[Skip to content]

Sign up for our daily newsletter
The Actuary The magazine of the Institute & Faculty of Actuaries

Economic risks from constrained global energy supply

In this article I will aim to describe the problems with exponential growth in the economy, the link between the economy and fossil energy, the possible effects of oil scarcity and resource depletion on the global economy and the actuary's role in these hugely important issues. 

Energy constraints
Fundamentally, the economy depends on fossil energy, with oil being the most important component. Fossil energy drives essential sectors of the economy including transport, aviation, food production, construction, mining, heating and lighting. Most developed economies consume huge amounts of energy. For example, in the UK, on average a person consumes 125kWh of energy every day! 

During the last five years there have been two oil price spikes above $100 a barrel. However, the overall volume of oil produced globally has been roughly flat during this period. There is a risk that this supply constraint might now be permanent. According to Munich Re Foundation Report (2009) "Discoveries of new deposits peaked as far back as the 1960s and 1970s. Now a number of countries in addition to the UK and the USA, for instance, have reached their production limits. The quantity of oil being pumped out of the earth exceeds new discoveries." In February 2010, the UK Industry Task Force on Peak Oil, stated in their second report that, "The next five years will see us face another crunch - the oil crunch... the era of cheap oil is behind us." 

Oil Price and Global Oil Production 2004-present










Sources: Oil Price - United States EIA
Oil Production: BP Statistical Review of World Energy 2011

There are plenty of alternative hydrocarbons, which could be used, such as tar sands, oil shale, shale gas, coal (which can be converted to synthetic oil). However, none of these are easy substitutes because of various problems with using these alternatives; for example, transport needs liquid fuel. Most importantly, the alternatives emit more carbon, which is extremely dangerous. As historic data proves, there is a very strong correlation between temperatures and atmospheric carbon dioxide. Current atmospheric Co2 is extremely high at an unprecedented level.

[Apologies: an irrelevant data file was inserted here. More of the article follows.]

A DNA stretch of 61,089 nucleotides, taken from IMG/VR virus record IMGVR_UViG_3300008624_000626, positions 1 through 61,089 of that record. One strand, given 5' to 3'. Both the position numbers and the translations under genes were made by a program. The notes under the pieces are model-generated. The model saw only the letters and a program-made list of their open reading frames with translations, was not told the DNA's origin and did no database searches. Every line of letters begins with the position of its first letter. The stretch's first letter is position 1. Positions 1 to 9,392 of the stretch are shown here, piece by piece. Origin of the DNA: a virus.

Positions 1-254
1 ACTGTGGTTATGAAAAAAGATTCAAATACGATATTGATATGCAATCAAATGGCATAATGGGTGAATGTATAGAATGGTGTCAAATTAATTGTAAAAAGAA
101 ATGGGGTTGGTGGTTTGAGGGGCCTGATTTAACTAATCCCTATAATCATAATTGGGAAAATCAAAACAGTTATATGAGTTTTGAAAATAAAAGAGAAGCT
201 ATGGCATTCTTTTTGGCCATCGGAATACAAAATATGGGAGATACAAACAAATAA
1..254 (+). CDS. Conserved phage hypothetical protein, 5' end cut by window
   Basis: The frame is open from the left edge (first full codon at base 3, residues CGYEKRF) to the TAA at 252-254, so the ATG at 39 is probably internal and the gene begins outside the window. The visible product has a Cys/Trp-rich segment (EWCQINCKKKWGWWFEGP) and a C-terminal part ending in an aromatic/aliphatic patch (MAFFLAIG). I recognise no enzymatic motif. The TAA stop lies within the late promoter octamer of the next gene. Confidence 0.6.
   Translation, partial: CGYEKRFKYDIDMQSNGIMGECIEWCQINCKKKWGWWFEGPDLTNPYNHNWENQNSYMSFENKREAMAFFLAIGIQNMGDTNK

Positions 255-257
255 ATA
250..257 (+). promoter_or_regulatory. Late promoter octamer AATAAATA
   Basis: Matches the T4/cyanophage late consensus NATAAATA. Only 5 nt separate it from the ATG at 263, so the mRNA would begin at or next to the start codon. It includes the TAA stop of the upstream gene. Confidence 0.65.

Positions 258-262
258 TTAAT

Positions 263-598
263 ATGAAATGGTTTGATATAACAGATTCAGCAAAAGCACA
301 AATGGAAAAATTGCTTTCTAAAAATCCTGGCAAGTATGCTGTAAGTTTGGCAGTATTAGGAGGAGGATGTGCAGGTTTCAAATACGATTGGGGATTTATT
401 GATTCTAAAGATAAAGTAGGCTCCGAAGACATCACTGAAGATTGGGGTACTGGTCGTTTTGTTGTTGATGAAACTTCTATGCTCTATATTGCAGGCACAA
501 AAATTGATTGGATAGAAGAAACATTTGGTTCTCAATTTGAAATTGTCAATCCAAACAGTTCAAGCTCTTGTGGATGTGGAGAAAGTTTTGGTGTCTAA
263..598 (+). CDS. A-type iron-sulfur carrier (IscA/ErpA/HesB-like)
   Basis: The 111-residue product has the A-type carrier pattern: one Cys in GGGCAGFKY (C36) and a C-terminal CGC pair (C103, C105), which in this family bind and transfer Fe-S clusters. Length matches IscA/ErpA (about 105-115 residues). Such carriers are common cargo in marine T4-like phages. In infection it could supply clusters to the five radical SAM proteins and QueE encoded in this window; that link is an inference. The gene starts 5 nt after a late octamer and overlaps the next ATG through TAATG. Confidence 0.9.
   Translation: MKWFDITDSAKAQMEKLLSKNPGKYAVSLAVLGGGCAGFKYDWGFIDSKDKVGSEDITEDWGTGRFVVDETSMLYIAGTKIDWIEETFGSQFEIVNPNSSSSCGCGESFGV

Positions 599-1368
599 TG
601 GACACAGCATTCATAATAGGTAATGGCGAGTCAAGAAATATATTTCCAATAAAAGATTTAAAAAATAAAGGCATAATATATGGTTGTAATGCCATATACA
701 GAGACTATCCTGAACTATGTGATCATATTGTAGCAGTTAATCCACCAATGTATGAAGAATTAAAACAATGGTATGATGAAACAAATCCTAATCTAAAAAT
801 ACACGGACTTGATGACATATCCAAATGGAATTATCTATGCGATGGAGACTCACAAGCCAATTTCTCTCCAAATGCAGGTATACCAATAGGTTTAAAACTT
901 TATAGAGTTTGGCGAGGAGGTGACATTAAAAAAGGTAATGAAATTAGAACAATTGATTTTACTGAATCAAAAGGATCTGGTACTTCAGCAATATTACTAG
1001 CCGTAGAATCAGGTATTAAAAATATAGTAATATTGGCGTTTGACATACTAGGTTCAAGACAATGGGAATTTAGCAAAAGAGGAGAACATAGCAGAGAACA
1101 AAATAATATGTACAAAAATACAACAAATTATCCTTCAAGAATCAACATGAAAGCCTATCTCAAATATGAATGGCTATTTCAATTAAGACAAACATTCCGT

There is of course a huge amount of renewable energy available, such as wind, wave, tidal and solar. However, these energy sources are diffuse and it is difficult to capture, concentrate and store energy from these sources. Renewable energy requires significant investment. The key question is whether investment can be ramped up quickly enough to avoid a decrease in per capita energy availability. 

Impact on economy
The constraint in the global oil supply is very likely to constrain global GDP growth. If economic growth depends on expanding the oil supply, then there is a risk that economic growth forecasts may not be fulfilled. Some economists and organisations have started warning the markets of the effect of oil scarcity and resource depletion. In April 2011, GMO, an asset management firm controlling over $100 billion of assets, stated in a letter to investors that it was "Time to wake up: Days of abundant resources and falling prices are over."

In this climate, western economies are likely to deleverage, but this process has hardly started yet. Deleveraging is unlikely to occur in an environment of rapid GDP growth. Some very unusual developments have already occurred in the economy. For example, the price of iron ore jumped from a 100 year low to a 110 year high within 8 years! Oil and food prices have seen two huge spikes in the last four to five years. Growth in the US is very negligible. The price of gold has doubled since 2009 and Bank of England rates are at their lowest since 1694! Debt levels in developed countries are very high. If economic growth is constrained, the high level of debt becomes even more problematic.

In such a climate, severe austerity measures, defaults on debt, very high inflation or deflationary scenarios are likely.

How can actuaries help?
Actuaries seek to ‘make financial sense of the future', hence they have a significant role to play in making financial sense of the problems of exponential growth, resource constraints and the possible adverse effects on the economy.

We need to make sure that we do not miss the big trends, which could potentially have enormous economic and social effects. We need to make sure that our economic assumptions are fit for purpose. The world needs unbiased forecasting - not optimistic or pessimistic and actuaries are ideally suited for this role.

Actuaries are trained in long-term thinking and in basing decisions on data using a scientific approach. We are also experts in risk and modelling and work with issues of exponential growth. Importantly, we are also used to giving bad news! This is potentially a huge area of work for actuaries and we can be leaders in this field.

Find out more
One way of getting involved in the issues raised here is by joining the UK Profession's Resource and Environment Member Interest Group.

The Institute and Faculty of Actuaries has called for proposals on research on limits to growth (closing date in mid-August 2011) and a networking event will be held on 13 September at Staple Inn Hall on opportunities for actuaries in this area of work.